Schuster, Henry O. and Minnie
Schuster, Milton O. and Dorothy O.
Schuster, Otto W. and Eleanor
Schuster, Raymond E.
Sebastian, Helchior
Steffen, Roger W. and Coleen A.
Steinert, Clarence H. and Edna M.
Stern, Charles W. and Martha I.
Stern, Herman and Anna
Stern, Julius T.
Stern, Norman C. and Shirley A.
Voeks, Erhardt F. and family
Voeks, Richard F.
Voigt, Clarence and Esther
Voigt, Clarence F. and Esther A.
Walther, Emma Maria
Walther, Theodore H.
Weinreich, Anson and Alma
Weinreich, Dewey and Selma
Weinreich, Edward V.
Weiss, Alfred and George
Weiss, Anna
Weiss, Frederick W.
Williams, George Kreif
Williams, Mary A.
Witz, Linda
Wolf, Norman W.
Yahr, Clara
Yahr, Ella
Yahr, Julius
Zettler, Gustav and Bertha
Zumach, Frank and Amanda
Zumach, Frank C.

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WISCONSIN MUNICIPALITIES: Cities Towns, and Villages, often referred to as 'municipalities' in Wisconsin law, are the governmental units that relate most directly to citizens' everyday lives.

TOWNS, like counties, were created by the state to provide basic municipal services. Rooted in New England and New York tradition, town government came to Wisconsin with the settlers, but Wisconsin towns were not like their Eastern counterparts that reflected the existing patterns of local settlement. In Wisconsin, towns are geographical subdivisions of counties. Towns originally served (and for the most part they continue to serve) rural areas. Towns govern those areas of Wisconsin not included in the corporate boundaries of cities and villages.

The difference between "township" and "town" often confuses the public. In Wisconsin, "township' refers to the surveyor's township which was laid out to identify land parcels within a county. Theoretically. a township is a square tract of land, measuring six miles on a side for a total of 36 square miles in the unit. Each township is divided into 36 sections. "Town", as the word is used in Wisconsin, denotes a specific unit of government. It's boundaries may coincide with the surveyor's township or it may look quite different. A Town may include one, parts of or several townships.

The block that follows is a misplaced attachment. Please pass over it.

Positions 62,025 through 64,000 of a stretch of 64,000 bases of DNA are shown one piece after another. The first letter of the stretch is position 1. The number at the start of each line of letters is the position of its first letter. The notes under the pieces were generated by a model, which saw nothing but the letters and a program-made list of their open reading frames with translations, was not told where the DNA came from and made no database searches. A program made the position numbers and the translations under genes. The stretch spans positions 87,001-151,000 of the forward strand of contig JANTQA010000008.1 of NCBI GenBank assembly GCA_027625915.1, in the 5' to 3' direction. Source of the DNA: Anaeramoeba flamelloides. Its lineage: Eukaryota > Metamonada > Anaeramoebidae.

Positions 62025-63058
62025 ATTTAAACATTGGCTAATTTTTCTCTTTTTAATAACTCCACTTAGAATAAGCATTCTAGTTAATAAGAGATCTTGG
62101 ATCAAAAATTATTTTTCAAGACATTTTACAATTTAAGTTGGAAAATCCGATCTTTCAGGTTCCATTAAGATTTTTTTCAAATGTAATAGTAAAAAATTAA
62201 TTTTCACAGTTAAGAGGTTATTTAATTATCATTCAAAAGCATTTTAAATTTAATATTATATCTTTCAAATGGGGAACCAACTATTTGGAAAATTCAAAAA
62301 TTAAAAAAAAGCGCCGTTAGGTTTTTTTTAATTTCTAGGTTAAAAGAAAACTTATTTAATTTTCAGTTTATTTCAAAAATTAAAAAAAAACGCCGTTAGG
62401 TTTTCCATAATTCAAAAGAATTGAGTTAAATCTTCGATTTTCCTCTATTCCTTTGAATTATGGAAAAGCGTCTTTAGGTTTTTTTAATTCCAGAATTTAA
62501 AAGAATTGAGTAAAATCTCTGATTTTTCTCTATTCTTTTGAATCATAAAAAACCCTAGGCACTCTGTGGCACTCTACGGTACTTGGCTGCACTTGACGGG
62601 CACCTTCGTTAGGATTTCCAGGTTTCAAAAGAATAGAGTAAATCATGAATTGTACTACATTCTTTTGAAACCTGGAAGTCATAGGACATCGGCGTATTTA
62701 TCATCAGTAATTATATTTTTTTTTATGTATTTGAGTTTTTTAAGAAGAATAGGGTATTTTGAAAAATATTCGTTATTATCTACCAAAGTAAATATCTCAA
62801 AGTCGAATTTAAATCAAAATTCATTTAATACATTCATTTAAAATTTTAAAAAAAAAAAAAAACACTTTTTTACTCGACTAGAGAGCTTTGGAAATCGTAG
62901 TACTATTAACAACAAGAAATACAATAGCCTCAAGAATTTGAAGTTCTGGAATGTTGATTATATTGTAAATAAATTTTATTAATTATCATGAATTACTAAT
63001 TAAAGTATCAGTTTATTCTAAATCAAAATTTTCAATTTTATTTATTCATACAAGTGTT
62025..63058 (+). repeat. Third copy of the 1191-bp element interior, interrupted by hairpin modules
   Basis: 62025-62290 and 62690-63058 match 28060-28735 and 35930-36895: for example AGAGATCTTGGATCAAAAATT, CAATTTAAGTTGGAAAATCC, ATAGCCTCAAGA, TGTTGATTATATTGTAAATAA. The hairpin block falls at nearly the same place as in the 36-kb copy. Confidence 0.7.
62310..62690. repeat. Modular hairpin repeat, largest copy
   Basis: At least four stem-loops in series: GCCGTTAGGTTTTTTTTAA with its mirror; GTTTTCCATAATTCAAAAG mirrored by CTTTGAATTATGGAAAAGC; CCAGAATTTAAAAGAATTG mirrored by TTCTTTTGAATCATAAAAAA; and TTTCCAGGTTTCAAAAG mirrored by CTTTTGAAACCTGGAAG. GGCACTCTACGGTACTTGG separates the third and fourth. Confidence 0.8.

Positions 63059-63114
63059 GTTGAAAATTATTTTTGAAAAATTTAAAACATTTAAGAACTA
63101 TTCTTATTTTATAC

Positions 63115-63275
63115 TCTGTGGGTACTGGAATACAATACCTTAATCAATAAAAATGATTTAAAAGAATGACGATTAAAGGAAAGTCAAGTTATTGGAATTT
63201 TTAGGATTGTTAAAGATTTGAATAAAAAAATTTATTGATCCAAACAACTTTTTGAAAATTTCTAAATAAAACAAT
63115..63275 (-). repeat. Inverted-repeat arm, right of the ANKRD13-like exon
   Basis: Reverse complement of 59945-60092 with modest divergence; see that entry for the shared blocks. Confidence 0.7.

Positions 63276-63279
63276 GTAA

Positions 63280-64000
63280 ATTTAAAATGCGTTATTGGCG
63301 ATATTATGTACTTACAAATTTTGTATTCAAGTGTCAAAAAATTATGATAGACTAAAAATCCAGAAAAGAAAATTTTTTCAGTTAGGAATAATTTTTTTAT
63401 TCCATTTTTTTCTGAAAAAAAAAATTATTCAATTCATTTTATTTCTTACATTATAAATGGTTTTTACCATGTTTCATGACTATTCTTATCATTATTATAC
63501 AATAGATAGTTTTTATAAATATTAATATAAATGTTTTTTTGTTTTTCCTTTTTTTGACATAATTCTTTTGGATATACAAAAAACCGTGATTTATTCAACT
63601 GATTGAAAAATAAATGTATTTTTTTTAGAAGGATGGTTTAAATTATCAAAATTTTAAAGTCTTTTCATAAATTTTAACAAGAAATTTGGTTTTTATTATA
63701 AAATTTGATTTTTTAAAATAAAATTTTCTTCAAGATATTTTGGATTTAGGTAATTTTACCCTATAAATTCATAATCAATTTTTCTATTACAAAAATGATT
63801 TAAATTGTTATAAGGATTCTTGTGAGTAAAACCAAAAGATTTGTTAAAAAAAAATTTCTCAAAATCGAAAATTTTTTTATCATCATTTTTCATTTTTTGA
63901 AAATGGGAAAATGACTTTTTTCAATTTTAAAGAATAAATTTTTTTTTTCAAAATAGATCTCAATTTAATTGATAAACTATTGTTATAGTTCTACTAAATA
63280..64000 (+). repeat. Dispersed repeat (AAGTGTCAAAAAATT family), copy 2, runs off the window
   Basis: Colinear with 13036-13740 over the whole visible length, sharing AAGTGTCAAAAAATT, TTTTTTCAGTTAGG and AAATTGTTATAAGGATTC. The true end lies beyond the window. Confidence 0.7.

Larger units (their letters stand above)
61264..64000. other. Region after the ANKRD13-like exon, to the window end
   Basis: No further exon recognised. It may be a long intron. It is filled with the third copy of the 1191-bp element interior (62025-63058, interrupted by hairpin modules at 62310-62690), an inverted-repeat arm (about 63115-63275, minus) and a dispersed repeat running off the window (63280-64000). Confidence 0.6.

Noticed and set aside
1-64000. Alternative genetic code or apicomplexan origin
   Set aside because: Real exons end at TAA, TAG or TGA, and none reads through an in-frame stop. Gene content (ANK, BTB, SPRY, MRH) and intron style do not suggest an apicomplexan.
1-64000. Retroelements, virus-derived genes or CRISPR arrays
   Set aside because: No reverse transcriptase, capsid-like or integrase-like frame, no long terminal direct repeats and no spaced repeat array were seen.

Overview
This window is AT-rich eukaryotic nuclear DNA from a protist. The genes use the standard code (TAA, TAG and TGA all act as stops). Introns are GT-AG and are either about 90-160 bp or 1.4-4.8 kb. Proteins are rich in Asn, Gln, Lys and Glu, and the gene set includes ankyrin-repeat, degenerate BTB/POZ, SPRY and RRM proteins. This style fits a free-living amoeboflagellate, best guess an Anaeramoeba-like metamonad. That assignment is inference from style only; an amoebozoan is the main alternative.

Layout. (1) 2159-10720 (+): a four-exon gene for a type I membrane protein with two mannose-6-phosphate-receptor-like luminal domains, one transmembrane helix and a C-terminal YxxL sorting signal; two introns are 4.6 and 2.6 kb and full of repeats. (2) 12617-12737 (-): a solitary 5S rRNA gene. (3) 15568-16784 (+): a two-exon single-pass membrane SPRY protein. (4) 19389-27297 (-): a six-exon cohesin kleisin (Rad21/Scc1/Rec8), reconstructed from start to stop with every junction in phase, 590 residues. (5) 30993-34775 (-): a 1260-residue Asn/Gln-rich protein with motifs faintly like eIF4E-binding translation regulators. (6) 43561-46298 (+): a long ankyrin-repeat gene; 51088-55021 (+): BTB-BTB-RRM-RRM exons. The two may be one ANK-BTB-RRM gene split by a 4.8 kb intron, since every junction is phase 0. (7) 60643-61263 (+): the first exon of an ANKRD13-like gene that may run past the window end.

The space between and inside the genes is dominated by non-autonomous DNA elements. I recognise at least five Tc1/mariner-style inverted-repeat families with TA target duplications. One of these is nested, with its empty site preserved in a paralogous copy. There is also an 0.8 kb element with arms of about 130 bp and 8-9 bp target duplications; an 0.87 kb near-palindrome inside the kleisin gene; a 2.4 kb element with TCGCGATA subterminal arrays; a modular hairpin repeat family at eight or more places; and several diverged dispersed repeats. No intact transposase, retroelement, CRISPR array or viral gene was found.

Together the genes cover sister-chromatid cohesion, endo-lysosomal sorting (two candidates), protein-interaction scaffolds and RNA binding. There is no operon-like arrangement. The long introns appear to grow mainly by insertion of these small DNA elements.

CITIES and VILLAGES, often referred to as "incorportated areas", govern territory where population is more concentrated. In general, minimum population for incorporation as a village is 150 residents for an isolated village and 2,500 for a metropolitan village located in a more densely settled area. For cities, the minimums are 1,000 and 5,000 respectively. As cities and villages are incorporated, they are carved out of the town territory and become independent units no longer subject to the town's control. The remainder of the town may take on a 'Swiss cheese" configuration as its area is reduced.

[Information above taken from "State of Wisconsin Blue Book 1997-1998"]

ProjectCopyright Notice: These generous contributions do not necessarily depict all tombstone photographs for a given cemetery. The source for many of the cemetery names and placenames on these pages come from Cemetery Locations in Wisconsin, 3rd edition, compiled by Linda M. Herrick and Wendy K. Uncapher. The book is published by Origins at 4327 Milton Ave. Janesville, WI 53546. All files on this site are copyrighted by their creator and/or contributor. They may be linked to but may not be reproduced on another site without specific permission from Tina Vickery [] and/or their contributor. Although public information is not in and of itself copyrightable, the format in which they are presented, the notes and comments, etc., are. It is however, quite permissable to print or save the files to a personal computer for personal use ONLY.

This page was last updated 20 November 2012